Neuroscientists have made significant advances in identifying drugs to dampen the intensity of traumatic memories. Such drugs hold promise for victims of terrorism, military conflict, assault, car accidents, and natural disasters who might otherwise suffer for many years from intense, painful memories. In 2003, the President's Council on Bioethics released a report, entitled Beyond Therapy: Biotechnology and the Pursuit of Happiness, which analyzed memory dampening in some detail. While the Council acknowledged the potential benefits of memory dampening, some Council members were concerned that it may: (1) discourage us from authentically coping with trauma, (2) tamper with personal identity, (3) demean the genuineness of human life and experience, (4) encourage us to forget memories that we are obligated to keep, and (5) inure us to the pain of others.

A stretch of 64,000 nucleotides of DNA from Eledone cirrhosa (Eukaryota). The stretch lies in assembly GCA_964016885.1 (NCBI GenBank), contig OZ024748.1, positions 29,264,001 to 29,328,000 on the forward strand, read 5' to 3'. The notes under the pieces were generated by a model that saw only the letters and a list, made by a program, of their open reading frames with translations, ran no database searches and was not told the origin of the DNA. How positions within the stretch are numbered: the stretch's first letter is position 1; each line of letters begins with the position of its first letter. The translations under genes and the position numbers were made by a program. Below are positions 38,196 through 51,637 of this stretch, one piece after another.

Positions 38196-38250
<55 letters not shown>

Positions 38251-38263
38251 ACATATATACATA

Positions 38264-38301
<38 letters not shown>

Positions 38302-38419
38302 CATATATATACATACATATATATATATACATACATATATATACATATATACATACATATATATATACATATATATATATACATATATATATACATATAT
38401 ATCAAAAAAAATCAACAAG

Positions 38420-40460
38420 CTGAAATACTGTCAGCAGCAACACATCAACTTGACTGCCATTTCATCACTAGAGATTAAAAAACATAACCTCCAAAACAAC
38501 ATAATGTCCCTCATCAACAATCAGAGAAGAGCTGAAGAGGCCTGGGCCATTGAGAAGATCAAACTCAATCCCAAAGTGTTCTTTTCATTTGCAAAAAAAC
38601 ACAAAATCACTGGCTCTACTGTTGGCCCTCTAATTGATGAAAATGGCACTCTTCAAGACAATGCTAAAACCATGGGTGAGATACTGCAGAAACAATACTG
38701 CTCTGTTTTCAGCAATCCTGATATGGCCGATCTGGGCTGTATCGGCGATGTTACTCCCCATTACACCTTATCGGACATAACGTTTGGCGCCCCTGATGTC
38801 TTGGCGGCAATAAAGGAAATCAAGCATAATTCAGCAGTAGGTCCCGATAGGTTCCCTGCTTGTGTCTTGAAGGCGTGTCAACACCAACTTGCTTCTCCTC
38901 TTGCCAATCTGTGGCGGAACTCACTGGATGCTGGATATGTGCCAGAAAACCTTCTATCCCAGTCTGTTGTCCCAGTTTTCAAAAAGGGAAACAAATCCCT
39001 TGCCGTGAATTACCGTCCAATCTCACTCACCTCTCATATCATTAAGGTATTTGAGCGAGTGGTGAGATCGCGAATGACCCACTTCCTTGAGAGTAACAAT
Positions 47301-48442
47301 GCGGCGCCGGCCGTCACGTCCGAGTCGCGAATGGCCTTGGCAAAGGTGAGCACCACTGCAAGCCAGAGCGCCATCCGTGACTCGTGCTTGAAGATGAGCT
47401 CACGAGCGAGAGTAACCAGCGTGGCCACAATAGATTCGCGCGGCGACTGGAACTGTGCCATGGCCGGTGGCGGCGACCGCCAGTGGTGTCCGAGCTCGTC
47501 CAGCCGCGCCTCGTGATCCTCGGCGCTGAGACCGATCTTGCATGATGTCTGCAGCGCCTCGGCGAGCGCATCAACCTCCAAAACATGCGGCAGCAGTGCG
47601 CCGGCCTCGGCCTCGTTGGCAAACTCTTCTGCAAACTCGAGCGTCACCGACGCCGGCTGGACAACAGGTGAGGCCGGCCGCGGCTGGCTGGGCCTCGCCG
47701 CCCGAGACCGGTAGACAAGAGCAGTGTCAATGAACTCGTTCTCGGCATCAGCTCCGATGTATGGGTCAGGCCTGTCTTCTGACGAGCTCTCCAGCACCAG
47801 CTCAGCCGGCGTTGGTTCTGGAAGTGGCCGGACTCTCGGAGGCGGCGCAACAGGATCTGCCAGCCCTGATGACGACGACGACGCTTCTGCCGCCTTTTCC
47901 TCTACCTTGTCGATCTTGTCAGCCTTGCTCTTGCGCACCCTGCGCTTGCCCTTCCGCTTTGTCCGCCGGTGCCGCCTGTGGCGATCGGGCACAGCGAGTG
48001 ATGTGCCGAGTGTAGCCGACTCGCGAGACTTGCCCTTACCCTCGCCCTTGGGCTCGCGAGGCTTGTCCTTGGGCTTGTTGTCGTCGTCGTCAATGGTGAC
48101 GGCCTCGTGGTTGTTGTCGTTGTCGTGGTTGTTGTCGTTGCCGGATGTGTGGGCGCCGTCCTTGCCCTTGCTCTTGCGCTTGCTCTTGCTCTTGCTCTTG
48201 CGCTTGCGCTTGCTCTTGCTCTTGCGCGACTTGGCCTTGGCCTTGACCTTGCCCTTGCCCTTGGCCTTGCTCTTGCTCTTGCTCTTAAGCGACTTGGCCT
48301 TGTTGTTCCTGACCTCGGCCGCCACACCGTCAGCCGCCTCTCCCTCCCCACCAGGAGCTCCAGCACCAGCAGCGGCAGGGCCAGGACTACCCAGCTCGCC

In this Article, I describe possible legal and ethical implications of memory dampening. For example, I note that traumatic events frequently lead to legal proceedings that rely on memories of those events. Drugs that dampen traumatic memories may someday test the boundaries between an individual's right to modify his memories and society's right to stop him from altering valuable evidence. More broadly, I respond to the Council by arguing that many of its concerns are founded on controversial premises that unjustifiably privilege our natural cognitive abilities. While memory dampening may eventually require thoughtful regulation, broad-brushed restrictions are unjustified: We have a deeply personal interest in controlling our own minds that entitles us to a certain freedom of memory.
Adam J. Kolber,
Therapeutic Forgetting: The Legal and Ethical Implications of Memory Dampening,
59 Vanderbilt Law Review
Available at: https://scholarship.law.vanderbilt.edu/vlr/vol59/iss5/2